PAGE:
Operating industrial plants involves numerous dynamic and constantly changing tasks. To assist operators to safely navigate these, alarms are normally configured against the normal operating state of different pieces of equipment. However, in practice equipment may have several normal, but differing, operating states. According to best practices, all such normal operating states should not trigger any alarm.
Alarms should only be triggered in abnormal or unexpected events. Yet in the case of simple configurations, other normal states can trigger alarms; flooding the panel and making it easy to miss necessary and high priority alarms. Rendering alarm systems a nuisance, a hindrance or a distraction, rather than useful tools.
In order to account for other expected conditions, state-based alarming has to be implemented. Such alarm methodologies produce dynamic alarm configurations based on specific process and equipment conditions. Multiple alarm set points and priority settings are configured for relevant alarms and enabled based on a plant’s state. Whenever the plant state changes, the system automatically adjusts its alarm settings to predetermined values that are appropriate for the new state.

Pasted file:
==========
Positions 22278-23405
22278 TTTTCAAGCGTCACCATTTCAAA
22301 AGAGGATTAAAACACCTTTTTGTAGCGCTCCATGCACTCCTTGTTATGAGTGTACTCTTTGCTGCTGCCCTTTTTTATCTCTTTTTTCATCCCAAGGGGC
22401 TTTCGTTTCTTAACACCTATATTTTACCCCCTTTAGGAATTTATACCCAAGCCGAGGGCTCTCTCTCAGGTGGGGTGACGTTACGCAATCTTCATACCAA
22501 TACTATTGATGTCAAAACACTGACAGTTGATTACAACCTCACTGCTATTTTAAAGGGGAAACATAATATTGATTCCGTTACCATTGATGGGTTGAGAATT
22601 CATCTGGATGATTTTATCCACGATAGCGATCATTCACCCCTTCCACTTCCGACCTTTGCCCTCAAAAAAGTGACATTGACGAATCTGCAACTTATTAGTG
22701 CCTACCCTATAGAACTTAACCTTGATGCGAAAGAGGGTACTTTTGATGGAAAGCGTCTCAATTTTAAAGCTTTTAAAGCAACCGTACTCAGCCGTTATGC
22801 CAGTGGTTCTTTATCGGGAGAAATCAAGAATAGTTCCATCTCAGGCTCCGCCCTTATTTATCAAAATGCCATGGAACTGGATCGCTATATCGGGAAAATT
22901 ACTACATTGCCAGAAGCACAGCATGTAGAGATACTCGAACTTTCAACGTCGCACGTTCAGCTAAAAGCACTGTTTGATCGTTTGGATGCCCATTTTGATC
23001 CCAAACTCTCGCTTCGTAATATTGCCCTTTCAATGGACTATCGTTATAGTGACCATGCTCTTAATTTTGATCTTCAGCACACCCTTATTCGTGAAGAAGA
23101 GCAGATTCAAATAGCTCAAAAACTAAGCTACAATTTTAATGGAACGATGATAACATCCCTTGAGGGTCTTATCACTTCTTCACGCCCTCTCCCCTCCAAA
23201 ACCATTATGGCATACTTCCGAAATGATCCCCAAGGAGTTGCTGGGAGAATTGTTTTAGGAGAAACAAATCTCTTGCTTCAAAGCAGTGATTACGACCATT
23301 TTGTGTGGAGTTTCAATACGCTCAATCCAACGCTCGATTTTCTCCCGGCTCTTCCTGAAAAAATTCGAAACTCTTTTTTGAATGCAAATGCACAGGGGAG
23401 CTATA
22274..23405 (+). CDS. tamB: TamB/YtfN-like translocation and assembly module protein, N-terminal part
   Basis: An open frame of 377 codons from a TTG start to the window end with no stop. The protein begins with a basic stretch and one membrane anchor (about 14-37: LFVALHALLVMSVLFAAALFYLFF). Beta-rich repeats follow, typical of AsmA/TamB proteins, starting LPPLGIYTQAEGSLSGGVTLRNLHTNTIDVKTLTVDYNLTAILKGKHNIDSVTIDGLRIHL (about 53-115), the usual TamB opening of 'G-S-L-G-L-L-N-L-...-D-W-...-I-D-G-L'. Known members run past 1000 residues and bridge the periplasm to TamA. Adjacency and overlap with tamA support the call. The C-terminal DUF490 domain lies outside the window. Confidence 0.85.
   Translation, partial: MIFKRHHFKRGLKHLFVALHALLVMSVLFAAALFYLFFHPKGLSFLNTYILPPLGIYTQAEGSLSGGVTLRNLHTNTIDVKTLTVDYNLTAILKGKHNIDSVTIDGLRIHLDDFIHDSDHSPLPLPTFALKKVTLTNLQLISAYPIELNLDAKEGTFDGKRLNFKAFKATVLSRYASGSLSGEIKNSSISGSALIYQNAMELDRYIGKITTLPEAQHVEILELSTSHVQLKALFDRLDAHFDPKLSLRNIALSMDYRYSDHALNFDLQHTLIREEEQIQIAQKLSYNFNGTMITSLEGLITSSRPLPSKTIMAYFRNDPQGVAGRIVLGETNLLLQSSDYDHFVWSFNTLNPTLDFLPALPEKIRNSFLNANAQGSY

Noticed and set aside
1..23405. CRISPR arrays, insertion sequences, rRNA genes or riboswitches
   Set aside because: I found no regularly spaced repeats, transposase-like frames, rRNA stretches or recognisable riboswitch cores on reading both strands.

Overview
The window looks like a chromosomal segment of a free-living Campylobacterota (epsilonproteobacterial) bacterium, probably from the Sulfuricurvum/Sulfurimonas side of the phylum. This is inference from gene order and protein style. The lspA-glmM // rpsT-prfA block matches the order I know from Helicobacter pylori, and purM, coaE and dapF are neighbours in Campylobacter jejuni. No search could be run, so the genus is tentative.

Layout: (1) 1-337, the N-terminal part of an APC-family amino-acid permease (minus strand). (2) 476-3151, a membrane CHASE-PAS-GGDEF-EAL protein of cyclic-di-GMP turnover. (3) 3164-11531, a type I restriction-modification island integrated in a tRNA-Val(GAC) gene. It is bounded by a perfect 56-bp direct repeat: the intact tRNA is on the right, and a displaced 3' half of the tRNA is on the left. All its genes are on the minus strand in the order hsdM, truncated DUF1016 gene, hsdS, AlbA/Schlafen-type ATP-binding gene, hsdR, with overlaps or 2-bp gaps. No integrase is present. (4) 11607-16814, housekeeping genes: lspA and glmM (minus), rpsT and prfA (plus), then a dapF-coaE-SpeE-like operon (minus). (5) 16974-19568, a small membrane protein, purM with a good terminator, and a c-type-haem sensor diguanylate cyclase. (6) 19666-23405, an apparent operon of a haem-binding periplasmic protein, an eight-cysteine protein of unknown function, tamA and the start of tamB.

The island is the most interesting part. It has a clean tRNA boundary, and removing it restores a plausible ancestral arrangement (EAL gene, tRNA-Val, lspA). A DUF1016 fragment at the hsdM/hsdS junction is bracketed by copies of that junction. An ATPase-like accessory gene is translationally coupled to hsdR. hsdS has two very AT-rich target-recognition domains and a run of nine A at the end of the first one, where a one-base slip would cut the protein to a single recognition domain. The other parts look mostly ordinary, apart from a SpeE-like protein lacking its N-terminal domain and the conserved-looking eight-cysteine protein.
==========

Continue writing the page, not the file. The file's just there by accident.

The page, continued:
Process states can be generally classified into 3 categories:
Planned shutdown: when a unit, equipment or area is shut down for maintenance. Alarms should either be suppressed or limits moved to lower values to detect when isolations have failed.
Operating modes: in batch processes, particular conditions may occur in instances when feed conditions change, like start up or with redundant equipment. These are normal conditions that are expected throughout a plant and alarm limits should be adjusted accordingly to account for the new state.
Consequential alarms: Such alarms can result from equipment failure that triggers a multitude of alarms down and upstream; the excess alarms should be suppressed and focus should be given to the equipment trip alarm.
When configuring the trigger conditions for each state it is important to take these factors into consideration:
· Use 2 to 3 reliable sensors to trigger a change in state
· Can this alarm be safely suppressed without creating a hazard in the process
· Use sensors that do not have multiple reasons for failure